Mental/Physical Health 

          The mental changes that take place during the adolescent years may not be as easy to see, but they can be just as remarkable as the physical changes. During this time, teens change in the way they think, reason, and learn. They become better equipped to think through problems and consider the consequences of their actions. Theses cognitive changes enable teens to learn more advanced and complicated material in school. They eagerly apply learned knowledge to problem solving and explore different ideas or options. The mental changes they experience also carry over to their emotional lives. Since they have the ability to reason, teens may change the way they interact with their parents, guardians, or other trusted adults. They are able to anticipate how conversations may go and can prepare their response or explanation ahead of time.

          The teen years are extremely stressful. Stressors can include:

          • family problems
          • trouble in school
          • demanding schedules
          • high expectations
          • illness
          • overachieving
          • friends
          • lack of sleep. 

          Too much stress can cause a teen to experience: 

          • headaches
          • stomachaches
          • eating and sleeping disorders
          • forgetfulness
          • falling grades
          • sadness
          • impatience
          • frustration
          • problems concentrating 

          Helping your teen cope with stress in a healthy manner is important to their overall well-being. Encourage your teen to talk about what may be bothering them so that you can address issues as they come up. Make sure they find time to relax and participate in activities they enjoy, like reading or listening to music. In addition, a proper diet and plenty of water along with ample exercise can keep their body healthy and prepared to the deal with stress.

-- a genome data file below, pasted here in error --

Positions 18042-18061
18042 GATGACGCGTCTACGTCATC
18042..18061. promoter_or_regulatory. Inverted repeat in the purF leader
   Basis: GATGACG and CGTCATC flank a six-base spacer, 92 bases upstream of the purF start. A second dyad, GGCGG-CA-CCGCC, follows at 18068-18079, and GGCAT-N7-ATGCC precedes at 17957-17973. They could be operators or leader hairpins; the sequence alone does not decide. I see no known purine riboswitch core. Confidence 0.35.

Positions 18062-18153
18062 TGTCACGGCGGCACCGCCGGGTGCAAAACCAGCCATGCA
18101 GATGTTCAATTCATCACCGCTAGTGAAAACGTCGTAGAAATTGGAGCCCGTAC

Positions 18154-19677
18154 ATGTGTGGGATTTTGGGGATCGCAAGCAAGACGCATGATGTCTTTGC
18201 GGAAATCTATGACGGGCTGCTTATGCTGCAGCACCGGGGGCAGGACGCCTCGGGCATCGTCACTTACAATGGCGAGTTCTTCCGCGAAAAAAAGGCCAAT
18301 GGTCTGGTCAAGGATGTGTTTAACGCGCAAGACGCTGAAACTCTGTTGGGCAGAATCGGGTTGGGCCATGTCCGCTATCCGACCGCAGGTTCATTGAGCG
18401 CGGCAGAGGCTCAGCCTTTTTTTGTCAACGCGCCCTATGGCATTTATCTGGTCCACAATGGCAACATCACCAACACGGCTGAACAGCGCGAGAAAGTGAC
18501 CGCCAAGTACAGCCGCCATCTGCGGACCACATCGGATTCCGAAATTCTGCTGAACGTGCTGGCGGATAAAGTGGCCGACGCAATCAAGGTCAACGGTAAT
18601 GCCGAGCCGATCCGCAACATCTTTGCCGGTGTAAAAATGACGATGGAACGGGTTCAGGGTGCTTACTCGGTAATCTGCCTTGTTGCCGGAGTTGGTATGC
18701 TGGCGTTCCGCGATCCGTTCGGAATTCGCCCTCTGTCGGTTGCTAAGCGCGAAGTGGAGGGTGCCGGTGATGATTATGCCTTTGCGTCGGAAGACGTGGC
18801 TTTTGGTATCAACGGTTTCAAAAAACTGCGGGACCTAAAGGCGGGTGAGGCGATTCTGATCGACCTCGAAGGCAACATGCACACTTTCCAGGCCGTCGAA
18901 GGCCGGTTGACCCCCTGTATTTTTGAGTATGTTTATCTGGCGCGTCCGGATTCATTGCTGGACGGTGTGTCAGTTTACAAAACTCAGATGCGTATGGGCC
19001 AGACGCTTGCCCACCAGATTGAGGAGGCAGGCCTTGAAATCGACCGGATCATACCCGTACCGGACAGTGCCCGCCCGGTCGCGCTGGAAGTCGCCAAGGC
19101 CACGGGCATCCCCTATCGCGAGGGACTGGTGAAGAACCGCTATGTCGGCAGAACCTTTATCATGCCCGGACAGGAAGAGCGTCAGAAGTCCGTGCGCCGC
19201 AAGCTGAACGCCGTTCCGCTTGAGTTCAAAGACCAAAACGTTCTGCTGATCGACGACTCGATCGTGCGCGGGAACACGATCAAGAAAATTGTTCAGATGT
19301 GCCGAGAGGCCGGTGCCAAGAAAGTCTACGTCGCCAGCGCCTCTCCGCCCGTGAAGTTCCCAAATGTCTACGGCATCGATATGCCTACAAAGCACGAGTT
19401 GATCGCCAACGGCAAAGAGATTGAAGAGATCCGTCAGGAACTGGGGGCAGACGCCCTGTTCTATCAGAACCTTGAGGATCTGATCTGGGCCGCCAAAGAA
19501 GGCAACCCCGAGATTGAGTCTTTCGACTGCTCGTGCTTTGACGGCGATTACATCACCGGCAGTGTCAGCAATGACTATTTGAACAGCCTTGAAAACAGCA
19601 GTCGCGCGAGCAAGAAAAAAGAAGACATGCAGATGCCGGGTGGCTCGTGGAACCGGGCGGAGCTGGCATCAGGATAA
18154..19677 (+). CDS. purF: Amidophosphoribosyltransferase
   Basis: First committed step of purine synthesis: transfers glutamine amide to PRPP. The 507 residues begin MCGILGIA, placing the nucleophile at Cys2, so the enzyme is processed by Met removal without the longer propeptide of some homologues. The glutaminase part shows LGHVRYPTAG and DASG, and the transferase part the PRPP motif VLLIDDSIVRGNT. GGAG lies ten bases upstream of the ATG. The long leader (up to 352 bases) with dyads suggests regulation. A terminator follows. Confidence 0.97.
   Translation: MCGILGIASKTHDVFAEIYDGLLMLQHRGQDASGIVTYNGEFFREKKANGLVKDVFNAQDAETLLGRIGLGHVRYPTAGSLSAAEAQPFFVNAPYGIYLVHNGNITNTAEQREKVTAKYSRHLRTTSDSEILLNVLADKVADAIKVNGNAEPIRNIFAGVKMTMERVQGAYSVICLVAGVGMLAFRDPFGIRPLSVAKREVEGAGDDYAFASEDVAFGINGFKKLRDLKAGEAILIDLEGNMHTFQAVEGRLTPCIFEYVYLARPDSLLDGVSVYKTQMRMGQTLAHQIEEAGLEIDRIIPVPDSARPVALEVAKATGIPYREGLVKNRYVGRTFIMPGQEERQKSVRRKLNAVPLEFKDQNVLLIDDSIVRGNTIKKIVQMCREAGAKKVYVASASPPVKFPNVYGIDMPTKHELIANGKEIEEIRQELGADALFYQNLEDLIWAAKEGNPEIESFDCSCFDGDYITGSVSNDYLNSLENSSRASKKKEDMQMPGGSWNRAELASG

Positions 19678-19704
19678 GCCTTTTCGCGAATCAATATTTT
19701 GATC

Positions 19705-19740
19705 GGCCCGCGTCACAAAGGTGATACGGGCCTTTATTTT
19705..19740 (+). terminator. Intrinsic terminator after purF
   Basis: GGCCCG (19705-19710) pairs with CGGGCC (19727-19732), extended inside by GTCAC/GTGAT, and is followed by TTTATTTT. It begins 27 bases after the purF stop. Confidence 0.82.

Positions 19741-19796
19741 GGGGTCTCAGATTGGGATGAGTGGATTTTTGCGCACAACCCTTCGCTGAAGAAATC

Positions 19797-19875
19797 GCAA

Although mood swings and stress are typical during adolescence, some teens may exhibit signs of a diagnosable mental disorder, such as depression. Spending quality time with your teen allows you to observe any changes in behavior, for example withdrawal, loss of interest in activities that are normally enjoyed, or acting out. If you suspect that your teen may be suffering, seek help. Mental health professionals, school counselors, clergy, and community resources are available in most communities, even if you don’t have insurance.



          The Conversation

          How to Start the Conversation About Sex and Growing Up

          Contrary to popular belief, teens want to hear what their parents or guardians have to say about sex, sexuality, and relationships. However, many parents are unsure or afraid of how to approach the subject or start the conversation.

          In a 2010 survey, 46 percent of teens said that parents most influenced their decisions about sex. By comparison, just 20 percent said friends most influence their decisions. Six in 10 teens (62%) wished they were able to talk more openly about relationships with their parents [1] .  

          Talking to your tee about sex should be an on-going discussion, not a one-time chat. Conversations about sex and sexuality should start early and happen frequently throughout the teen years.

          Look for teachable moments to begin conversations about sex. Be open and honest as you discuss information. The more comfortable and open you are, the more receptive your teen will be in return. Remember, teens are receiving messages about sex from their peers, tv shows, music, the internet, and movies. It is important that they also receive messages about sex from their parents or guardians.

          1. Albert, B. (2010). With one voice 2010: America’s adults and teens sound off about teen pregnancy. Washington, D.C.: National Campaign to Prevent Teen Pregnancy.  

          Door Closers and Openers